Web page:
The banks do not need your deposit at all. They can get money from the thin air. They only need deposit as part of regulation when they are required by law.
When interest goes down the house prices will go up.
If you know they it will go into negative and house prices will increase there is no need to make such limit for deposit. Specially when there is competition and other banks will not do it.
If they are concern about house prices will go down and defaults then interest should go up.

This does not change much in the property market. What's the net effect actually going to be given the massive increases in equity over the last 12 months ? Interest rates with be lower come March and with Aussie about to open up net migration will be up.The pressure is on in the main cities due to land constraints , regulatory and building costs. Supply is not going to out strip demand anytime soon. And as the oracle says 'sustained moderation' remains the Government's goal when it comes to house prices, as people 'expect' the value of their most valuable asset to keep rising.

16
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Anyone want to think about and comment on the following idea? The government introduces a law which prohibits mortgage lending on anything but one residential property. I.e. you can borrow for your own home, but if you want to buy investment property, you have to finance it yourself. What effect would that have on the property market? And what effect would it have on how banks make other kinds of loans? Any other thoughts on the impacts? I don't imagine it as retrospective - just on future loans, starting from an announced date maybe a few months away.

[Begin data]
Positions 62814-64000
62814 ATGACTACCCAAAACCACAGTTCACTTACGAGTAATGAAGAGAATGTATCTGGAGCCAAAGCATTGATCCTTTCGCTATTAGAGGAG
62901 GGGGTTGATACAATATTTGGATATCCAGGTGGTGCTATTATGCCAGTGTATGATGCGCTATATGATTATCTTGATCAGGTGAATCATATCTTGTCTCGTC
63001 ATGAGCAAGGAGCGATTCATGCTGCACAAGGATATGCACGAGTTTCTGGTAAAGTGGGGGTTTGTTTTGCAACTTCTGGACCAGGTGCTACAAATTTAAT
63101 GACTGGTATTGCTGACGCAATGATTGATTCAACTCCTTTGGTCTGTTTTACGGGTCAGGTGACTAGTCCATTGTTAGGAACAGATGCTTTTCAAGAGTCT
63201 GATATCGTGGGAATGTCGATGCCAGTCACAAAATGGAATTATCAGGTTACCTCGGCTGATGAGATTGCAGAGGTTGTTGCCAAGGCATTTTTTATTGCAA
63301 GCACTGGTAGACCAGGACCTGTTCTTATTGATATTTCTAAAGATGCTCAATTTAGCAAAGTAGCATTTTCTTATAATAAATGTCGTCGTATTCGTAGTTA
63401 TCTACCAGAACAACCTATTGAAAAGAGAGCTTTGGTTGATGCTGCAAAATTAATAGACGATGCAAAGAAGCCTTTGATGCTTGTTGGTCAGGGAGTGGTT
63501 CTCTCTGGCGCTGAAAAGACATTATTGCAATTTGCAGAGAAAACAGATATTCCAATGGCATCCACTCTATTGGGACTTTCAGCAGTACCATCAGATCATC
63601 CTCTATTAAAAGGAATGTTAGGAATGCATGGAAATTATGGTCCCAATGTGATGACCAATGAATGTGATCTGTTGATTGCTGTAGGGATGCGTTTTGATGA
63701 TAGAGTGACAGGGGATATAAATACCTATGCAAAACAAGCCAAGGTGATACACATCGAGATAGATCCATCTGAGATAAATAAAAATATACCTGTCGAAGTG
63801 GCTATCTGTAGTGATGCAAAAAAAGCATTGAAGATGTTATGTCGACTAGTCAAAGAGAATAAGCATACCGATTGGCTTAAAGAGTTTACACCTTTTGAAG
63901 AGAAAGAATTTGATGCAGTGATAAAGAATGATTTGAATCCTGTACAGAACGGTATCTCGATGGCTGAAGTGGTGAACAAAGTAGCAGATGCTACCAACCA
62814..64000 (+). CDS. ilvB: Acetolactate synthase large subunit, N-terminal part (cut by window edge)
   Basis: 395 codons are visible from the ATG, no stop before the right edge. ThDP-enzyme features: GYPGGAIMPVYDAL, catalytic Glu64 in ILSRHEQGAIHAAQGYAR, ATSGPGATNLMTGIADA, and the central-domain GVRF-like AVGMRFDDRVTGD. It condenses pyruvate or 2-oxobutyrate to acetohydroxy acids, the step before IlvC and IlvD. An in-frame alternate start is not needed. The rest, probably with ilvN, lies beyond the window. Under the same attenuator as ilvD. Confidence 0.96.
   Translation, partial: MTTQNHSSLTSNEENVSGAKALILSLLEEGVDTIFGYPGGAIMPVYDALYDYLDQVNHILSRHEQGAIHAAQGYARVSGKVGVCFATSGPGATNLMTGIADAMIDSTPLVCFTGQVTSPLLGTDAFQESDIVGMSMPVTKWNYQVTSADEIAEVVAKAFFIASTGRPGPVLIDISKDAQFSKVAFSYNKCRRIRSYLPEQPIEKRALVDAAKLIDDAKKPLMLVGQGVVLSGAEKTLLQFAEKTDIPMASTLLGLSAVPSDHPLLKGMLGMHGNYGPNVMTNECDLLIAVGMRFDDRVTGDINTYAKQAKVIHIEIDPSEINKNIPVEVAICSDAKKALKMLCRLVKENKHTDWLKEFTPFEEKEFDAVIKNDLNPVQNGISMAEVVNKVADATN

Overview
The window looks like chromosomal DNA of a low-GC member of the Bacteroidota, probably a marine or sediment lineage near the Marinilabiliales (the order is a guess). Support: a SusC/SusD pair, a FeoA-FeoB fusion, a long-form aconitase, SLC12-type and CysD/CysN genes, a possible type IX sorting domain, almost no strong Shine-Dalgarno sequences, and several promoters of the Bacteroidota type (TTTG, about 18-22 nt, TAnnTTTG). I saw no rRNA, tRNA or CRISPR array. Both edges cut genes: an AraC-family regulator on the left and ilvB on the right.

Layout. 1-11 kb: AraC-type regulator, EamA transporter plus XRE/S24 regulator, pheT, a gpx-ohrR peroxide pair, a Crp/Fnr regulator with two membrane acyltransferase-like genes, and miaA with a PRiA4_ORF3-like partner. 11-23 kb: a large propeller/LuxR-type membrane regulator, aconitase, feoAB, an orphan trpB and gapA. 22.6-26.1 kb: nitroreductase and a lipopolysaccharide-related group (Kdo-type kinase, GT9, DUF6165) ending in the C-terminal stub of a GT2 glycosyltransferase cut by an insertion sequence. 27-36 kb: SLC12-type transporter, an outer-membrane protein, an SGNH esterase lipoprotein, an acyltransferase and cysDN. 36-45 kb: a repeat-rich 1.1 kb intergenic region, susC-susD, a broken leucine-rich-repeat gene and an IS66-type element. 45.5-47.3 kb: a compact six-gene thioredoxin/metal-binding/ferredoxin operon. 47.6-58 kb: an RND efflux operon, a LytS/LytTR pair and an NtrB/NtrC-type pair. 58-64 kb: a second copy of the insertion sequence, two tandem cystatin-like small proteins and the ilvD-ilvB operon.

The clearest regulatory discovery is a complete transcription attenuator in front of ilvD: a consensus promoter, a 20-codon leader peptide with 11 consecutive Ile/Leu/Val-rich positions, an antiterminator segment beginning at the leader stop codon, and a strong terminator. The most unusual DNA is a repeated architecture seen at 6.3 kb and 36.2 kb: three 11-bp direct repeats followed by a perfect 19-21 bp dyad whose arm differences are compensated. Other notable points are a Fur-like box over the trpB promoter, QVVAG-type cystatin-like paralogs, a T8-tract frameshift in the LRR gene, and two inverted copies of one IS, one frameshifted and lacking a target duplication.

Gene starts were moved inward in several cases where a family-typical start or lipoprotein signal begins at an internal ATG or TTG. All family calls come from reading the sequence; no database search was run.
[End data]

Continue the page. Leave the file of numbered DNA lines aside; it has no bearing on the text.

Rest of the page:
There would be substantially lower demand for housing and would put downward pressure on prices. TBH I think the bottom would fall out of the market.

Critical that new builds are exempted so that supply is not affected.

Agree and like that new build idea.

You'd be better off keeping restrictions off new builds as they are adding to the stockpile. In fact I'd go as far as to say offer limited period tax incentives to investors who build new housing and apply taxes to investors who rent existing, older dwellings (10+ years.)

In addition local councils should get an incentive (e.g. a match $ for $ for taxes collected for every dwelling under 10 years old) from central government for consenting new dwellings and should be capped on council tax rates on existing housing over 10 years old. This would encourage development and redevelopment.

Not my idea, these are a couple of tools stolen from Germany which has been very successful in providing affordable housing. I've never understood why we don't just steal our housing policy from a more successful country, it would require little skill (copy and paste?) and incur little risk. No need to reinvent the wheel or have some lengthy process that will be stifled and never deliver.